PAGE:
In the new op-ed, however, Clarke attempts to downplay the privacy concerns that are certain to arise should his own idea for cybersecurity take off. “Because it is fearful that government monitoring would be seen as a cover for illegal snooping and a violation of citizens’ privacy, the Obama administration has not even attempted to develop a proposal for spotting and stopping vast industrial espionage,” he explains, “…But by failing to act, Washington is effectively fulfilling China’s research requirements while helping to put Americans out of work.”
For now Clarke’s suggestion is merely a pipe dream for the man that spent decades working for the US government, including an impressive stint on the United States Security Council. In the meantime, though, Congress could be very close to establishing other guidelines for the World Wide Web that might eliminate online privacy in America as it currently exists.
One of the proposed bills currently garnering significant support in Washington is the Cyber Intelligence Sharing and Protection Act, or CISPA, which, if passed, would let the government get into any personal online communication it wants if it can claim that efforts exist “to degrade, disrupt or destroy” either “a system or network of a government or private entity.”
“We have a number of concerns with something like this bill that creates sort of a vast hole in the privacy law to allow government to receive these kinds of information,” Kendall Burman of the DC-based Center for Democracy and Technology tells RT during a recent interview. “Cyber security, when done right and done narrowly, could benefit everyone,” she added, “but it needs to be done in an incremental way with an arrow approach, and the heavy hand that lawmakers are taking with these current bills . . . it brings real serious concerns.”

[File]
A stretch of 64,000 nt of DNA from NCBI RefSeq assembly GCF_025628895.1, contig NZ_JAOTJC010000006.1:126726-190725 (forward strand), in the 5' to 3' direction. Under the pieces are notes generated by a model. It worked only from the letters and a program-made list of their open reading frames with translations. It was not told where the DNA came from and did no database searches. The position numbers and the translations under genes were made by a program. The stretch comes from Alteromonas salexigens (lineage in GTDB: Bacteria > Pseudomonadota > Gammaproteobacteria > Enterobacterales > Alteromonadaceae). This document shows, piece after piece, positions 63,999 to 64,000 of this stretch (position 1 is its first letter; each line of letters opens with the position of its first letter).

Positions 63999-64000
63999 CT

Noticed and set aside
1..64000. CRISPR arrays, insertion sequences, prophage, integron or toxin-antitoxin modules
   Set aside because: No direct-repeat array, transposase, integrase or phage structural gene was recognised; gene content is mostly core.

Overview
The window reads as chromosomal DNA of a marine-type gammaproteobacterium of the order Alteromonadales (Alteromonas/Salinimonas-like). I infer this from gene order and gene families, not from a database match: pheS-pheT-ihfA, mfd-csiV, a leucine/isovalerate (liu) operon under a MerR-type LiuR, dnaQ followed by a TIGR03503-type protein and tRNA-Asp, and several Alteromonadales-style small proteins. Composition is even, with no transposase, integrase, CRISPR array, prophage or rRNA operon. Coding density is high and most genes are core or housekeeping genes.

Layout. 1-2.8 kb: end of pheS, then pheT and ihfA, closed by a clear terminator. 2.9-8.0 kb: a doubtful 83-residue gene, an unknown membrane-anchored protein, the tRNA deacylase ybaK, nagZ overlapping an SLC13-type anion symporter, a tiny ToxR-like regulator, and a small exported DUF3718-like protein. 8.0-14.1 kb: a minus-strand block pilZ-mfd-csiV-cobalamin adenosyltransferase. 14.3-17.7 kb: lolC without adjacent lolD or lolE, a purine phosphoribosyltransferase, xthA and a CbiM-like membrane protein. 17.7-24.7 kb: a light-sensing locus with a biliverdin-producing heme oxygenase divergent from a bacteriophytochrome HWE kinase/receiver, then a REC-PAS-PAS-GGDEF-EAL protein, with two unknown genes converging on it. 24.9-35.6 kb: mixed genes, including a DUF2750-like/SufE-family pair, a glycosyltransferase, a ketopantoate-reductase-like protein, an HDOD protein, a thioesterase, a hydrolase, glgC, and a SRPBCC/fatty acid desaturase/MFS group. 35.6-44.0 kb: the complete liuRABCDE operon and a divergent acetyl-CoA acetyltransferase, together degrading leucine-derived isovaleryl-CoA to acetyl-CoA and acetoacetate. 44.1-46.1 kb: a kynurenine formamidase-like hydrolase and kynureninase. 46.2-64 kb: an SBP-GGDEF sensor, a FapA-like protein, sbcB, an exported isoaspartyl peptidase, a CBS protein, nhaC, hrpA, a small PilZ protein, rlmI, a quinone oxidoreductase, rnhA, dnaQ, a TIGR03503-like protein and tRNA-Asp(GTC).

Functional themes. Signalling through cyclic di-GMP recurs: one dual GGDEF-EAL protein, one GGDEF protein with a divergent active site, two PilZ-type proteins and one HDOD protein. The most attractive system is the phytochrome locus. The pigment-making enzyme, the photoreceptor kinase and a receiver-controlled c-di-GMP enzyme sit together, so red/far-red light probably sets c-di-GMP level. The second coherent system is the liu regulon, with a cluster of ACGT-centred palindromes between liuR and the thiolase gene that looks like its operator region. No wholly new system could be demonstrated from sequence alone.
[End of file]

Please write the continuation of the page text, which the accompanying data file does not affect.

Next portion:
To POLITICO, the CDT’s vice president of public policy, Jim Dempsey, agrees that some sort of legislation could be a blessing as far as protecting America’s cyber infrastructure goes, but that is far and away different from digging into the personal correspondence being conducted from every computer in the country. “I think the government itself is a little schizophrenic on this,” explains Dempsey. “On the one hand, there’s clearly the appropriate desire to say, ‘When a hurricane hits, we want to get information on the ground.’ Then there are others that say, ‘We also want to hear about protests and demonstrations.’”
Rep. Patrick Meehan (R-Pa.), chairman of the House Homeland Security Subcommittee on Counterterrorism and Intelligence, adds to POLITICO that the government needs to figure out how to go about handling the “gray area” between personal matters and national threats if it wants to actually establish cybersecurity legislation without losing the support of millions of Americans.
“The concept that the government would somehow be monitoring and storing inquiries of individual Web activities — many would find that disconcerting,” says Meehan.
In his op-ed, however, Richard Clarke says that the government could easily alleviate those concerns. “[T]his does not have to endanger citizens’ privacy rights,” urges Clarke, who at the same time suggests that the Obama administration has failed to take the initiative in the matter thus far because “it fears a negative reaction from privacy-rights and Internet-freedom advocates who do not want the government scanning Internet traffic.”
The CDT’s Burman also agrees as much and warns that, should the government give CISPA or any of the other cyber-surveillance legislation the go ahead, Congress could expect a backlash like they experienced earlier this year after attempting to pass SOPA, the Stop Online Privacy Act.
“One of the lessons we learned in the reaction to SOPA and PIPA is that when Congress tries to legislate on things that are going to affect Internet users’ experience, the Internet users are going to pay attention,” Burman tells RT.